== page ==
If you take a quick glance at the Test Explorer window in Visual Studio 2015, you might not notice all of the power that you have in that little window. To start, there is a grouping icon, that allows you to group your tests by various properties. The grouping is a great way to get common tests together so you can easily select them and run them in test explorer.


You have the option to group by:

Group By Description
Class This will group by the class name to which the test belongs. Note: This is not the fully qualified class name, so if you have multiple classes in different namespaces with the same name, they will be hard to differentiate.
Duration This will group by the duration of the last test run. It uses 3 categories when grouping (Fast < 100ms, Medium > 100ms, and Slow > 1 sec).
Outcome This will group by the outcome of the last run of the tests. It uses 3 categories when grouping (Passed Tests, Failed Tests, and Skipped Tests).
Traits This will group tests based on the TestCategory, Owner, Priority, and TestProperty attributes assigned to tests. Note: Tests can have multiple trait attributes assigned to them and thus a single test could appear multiple times in this view.
Project This will group tests by the project to which they belong.

While the grouping is nice, the real power in this dialog is the search feature. From the documentation, you can search on the following:

Qualifier Description
Trait Searches both trait category and value for matches. The syntax to specify trait categories and values are defined by the unit test framework.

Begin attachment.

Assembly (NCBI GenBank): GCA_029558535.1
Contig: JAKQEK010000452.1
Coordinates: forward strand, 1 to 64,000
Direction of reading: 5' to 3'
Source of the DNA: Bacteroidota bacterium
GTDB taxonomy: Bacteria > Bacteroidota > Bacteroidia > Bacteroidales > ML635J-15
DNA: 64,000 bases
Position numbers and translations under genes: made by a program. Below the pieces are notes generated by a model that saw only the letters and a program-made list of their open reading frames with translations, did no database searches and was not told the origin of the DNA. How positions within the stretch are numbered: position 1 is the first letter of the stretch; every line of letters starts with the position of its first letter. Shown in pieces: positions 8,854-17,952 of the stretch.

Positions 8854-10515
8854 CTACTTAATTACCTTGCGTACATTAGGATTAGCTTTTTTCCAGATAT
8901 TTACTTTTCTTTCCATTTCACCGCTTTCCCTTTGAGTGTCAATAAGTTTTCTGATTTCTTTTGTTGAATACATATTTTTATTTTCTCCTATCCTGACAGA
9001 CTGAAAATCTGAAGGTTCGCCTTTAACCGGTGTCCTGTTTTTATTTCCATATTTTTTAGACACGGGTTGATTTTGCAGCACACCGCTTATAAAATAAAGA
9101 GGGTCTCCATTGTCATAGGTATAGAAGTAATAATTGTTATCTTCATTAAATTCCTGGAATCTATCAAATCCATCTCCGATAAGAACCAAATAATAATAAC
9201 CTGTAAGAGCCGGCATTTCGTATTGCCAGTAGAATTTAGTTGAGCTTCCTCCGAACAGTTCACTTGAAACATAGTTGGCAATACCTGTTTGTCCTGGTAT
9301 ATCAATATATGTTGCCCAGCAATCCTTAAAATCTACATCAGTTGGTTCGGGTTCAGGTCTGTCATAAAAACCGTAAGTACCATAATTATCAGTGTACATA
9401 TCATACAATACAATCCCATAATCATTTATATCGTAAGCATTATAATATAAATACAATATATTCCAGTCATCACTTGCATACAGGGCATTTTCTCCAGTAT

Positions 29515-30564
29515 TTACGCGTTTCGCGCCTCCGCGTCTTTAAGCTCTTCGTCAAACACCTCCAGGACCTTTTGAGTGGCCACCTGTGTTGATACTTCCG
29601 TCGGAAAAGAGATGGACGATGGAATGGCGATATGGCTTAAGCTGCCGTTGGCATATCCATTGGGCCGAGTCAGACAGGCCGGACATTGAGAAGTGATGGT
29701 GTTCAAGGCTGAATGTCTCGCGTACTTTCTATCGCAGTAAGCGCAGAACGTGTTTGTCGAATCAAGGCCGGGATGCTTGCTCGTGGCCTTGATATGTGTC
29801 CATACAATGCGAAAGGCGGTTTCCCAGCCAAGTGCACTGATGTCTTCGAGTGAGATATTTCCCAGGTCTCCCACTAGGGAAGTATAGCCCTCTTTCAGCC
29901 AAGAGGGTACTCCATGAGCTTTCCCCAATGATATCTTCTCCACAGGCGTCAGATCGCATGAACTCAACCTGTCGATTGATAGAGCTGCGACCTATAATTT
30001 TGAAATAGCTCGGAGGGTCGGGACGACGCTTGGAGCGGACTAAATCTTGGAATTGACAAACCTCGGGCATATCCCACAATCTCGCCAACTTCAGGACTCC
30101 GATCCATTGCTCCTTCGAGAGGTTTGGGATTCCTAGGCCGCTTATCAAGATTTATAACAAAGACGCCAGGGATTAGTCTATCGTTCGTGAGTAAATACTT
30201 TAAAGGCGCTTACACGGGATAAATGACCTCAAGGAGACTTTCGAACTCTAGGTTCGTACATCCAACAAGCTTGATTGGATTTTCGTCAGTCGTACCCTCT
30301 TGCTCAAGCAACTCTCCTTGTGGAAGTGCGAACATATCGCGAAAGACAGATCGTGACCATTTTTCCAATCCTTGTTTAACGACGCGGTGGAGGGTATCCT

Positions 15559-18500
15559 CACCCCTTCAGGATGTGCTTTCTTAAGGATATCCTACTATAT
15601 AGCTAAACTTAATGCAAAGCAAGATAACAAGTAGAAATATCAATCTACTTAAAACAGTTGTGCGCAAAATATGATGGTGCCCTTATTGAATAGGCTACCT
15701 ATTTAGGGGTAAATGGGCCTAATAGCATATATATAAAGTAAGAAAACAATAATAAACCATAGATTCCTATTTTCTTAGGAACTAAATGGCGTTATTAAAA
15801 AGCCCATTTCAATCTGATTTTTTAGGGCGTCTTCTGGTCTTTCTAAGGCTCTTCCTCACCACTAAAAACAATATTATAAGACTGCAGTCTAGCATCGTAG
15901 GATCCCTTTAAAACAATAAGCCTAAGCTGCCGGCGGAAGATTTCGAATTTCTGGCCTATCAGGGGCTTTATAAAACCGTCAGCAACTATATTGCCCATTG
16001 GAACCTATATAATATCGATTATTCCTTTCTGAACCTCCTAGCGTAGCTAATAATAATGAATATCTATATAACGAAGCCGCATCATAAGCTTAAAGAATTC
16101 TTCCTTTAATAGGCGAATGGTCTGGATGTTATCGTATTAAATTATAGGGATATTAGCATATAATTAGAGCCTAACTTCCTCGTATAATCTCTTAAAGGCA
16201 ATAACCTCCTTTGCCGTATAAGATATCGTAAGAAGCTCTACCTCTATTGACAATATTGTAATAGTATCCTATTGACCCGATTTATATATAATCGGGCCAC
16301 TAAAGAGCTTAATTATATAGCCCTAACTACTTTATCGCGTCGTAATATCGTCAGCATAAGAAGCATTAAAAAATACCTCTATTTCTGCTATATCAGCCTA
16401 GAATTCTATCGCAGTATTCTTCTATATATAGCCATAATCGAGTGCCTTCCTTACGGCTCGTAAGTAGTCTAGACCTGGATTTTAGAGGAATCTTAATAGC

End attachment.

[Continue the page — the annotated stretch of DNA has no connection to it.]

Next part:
Project Searches the test project names for matches.
Error Message Searches the user-defined error messages returned by failed asserts for matches.
File Path Searches the fully qualified file name of test source files for matches.
Fully Qualified Name Searches the fully qualified file name of test namespaces, classes, and methods for matches.
Output Searches the user-defined error messages that are written to standard output (stdout) or standard error (stderr). The syntax to specify output messages are defined by the unit test framework.
Outcome Searches the Test Explorer category names for matches: Failed Tests, Skipped Tests, Passed Tests.

Let's take an example. Say I have the following tests in my system (implementations removed for brevity):

public async Task TestMethodNone()

[TestMethod, TestCategory("Unit")]
public async Task TestMethodUnit()

[TestMethod, TestCategory("DAL"), TestCategory("Unit")]
public async Task TestMethodDALUnit()

[TestMethod, TestCategory("DAL"), TestCategory("Unit")]
public async Task TestMethodDALUnit2()

[TestMethod, TestCategory("DAL"), TestCategory("Integration")]
public async Task TestMethodADALIntegration()

If I group by trait and don't filter anything, then I'll see the following tests:


Next, I could filter the tests by specifying I only want tests with the Unit trait. The search term would be Trait:"Unit":


I can also filter to only show tests that are both DAL and Unit tests by using the search term Trait:"Unit" Trait:"DAL":


If I want to exclude tests with a given attribute, I could exclude all DAL tests by using the minus symbol, so my search term would be Trait:"Unit" -Trait:"DAL":


You can also pair this with other searchable attributes on the tests. So, after a test run, if I want to find all unit tests that failed, I could use the search term Trait:"Unit" Outcome:"Failed":


As you can see, the grouping and filtering available to you in the Test Explorer window is pretty robust; it just takes a little time to dig into it and learn the syntax. The Run unit tests with Test Explorer article on MSDN gives a lot of good information on this topic and is a worthwhile read if you are using this window in your day to day work. Thanks to William Custode for asking a question on StackOverflow that gave me inspiration for this blog post.